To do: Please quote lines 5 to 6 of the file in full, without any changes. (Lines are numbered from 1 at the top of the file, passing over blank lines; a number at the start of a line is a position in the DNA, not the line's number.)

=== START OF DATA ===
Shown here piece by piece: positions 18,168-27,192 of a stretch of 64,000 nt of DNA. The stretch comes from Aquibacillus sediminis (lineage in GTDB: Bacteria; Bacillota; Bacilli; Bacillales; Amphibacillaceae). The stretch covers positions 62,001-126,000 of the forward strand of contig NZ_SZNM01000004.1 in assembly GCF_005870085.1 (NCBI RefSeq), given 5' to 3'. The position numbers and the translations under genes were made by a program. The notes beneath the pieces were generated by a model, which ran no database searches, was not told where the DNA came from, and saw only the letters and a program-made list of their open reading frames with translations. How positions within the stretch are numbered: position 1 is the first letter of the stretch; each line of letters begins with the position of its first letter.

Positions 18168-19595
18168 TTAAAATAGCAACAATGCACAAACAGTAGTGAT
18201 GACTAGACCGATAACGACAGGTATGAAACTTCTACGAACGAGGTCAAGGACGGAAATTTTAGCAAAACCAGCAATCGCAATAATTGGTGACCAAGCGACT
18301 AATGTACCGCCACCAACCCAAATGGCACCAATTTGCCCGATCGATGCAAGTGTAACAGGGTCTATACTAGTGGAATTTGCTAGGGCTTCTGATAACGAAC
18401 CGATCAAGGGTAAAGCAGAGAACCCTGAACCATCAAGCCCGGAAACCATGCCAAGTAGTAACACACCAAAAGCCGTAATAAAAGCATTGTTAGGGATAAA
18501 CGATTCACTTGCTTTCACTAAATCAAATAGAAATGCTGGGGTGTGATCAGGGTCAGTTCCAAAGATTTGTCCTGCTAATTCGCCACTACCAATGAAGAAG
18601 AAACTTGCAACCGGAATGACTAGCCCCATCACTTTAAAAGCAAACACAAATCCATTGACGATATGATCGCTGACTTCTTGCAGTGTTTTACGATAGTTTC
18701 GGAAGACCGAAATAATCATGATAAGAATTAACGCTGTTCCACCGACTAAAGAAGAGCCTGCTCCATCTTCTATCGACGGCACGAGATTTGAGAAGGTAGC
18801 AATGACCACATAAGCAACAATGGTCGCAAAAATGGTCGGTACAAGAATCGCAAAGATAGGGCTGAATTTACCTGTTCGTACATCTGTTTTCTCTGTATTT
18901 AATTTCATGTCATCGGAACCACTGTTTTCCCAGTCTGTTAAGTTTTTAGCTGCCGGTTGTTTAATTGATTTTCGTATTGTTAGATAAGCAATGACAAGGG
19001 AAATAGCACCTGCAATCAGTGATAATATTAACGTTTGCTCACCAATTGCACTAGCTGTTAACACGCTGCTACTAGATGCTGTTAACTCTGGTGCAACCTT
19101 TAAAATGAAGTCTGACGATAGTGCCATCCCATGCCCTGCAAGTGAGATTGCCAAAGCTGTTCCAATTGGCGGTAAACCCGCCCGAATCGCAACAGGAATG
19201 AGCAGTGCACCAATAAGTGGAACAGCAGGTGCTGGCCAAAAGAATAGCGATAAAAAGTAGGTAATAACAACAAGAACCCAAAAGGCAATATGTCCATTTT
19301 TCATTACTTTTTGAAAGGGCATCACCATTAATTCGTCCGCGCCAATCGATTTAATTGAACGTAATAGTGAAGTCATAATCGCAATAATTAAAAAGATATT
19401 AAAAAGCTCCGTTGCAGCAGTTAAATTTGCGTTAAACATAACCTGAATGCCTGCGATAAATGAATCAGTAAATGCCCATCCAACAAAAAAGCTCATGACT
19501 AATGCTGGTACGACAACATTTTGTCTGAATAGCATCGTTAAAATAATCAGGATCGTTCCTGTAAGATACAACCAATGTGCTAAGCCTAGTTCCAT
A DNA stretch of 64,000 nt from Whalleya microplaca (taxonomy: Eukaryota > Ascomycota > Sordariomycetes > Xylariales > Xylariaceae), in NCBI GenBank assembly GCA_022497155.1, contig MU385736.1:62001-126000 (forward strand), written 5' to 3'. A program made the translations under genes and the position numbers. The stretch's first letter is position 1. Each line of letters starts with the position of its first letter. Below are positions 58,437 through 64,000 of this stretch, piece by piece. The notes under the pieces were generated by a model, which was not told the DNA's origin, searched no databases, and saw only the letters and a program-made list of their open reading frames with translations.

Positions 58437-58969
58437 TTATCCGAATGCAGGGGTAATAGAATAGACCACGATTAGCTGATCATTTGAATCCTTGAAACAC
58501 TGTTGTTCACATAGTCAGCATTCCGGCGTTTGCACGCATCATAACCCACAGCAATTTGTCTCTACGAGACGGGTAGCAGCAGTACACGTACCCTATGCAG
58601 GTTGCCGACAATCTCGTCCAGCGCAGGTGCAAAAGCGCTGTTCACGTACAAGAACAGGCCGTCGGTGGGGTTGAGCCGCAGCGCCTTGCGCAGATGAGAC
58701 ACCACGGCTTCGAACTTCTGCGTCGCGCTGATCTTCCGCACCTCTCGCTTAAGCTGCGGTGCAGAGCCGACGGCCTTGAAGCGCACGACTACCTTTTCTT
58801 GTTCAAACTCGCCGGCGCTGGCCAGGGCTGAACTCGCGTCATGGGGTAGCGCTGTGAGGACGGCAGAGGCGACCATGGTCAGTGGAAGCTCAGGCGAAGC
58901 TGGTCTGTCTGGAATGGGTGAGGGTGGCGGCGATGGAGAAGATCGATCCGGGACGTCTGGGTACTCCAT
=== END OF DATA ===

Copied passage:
18301 AATGTACCGCCACCAACCCAAATGGCACCAATTTGCCCGATCGATGCAAGTGTAACAGGGTCTATACTAGTGGAATTTGCTAGGGCTTCTGATAACGAAC
18401 CGATCAAGGGTAAAGCAGAGAACCCTGAACCATCAAGCCCGGAAACCATGCCAAGTAGTAACACACCAAAAGCCGTAATAAAAGCATTGTTAGGGATAAA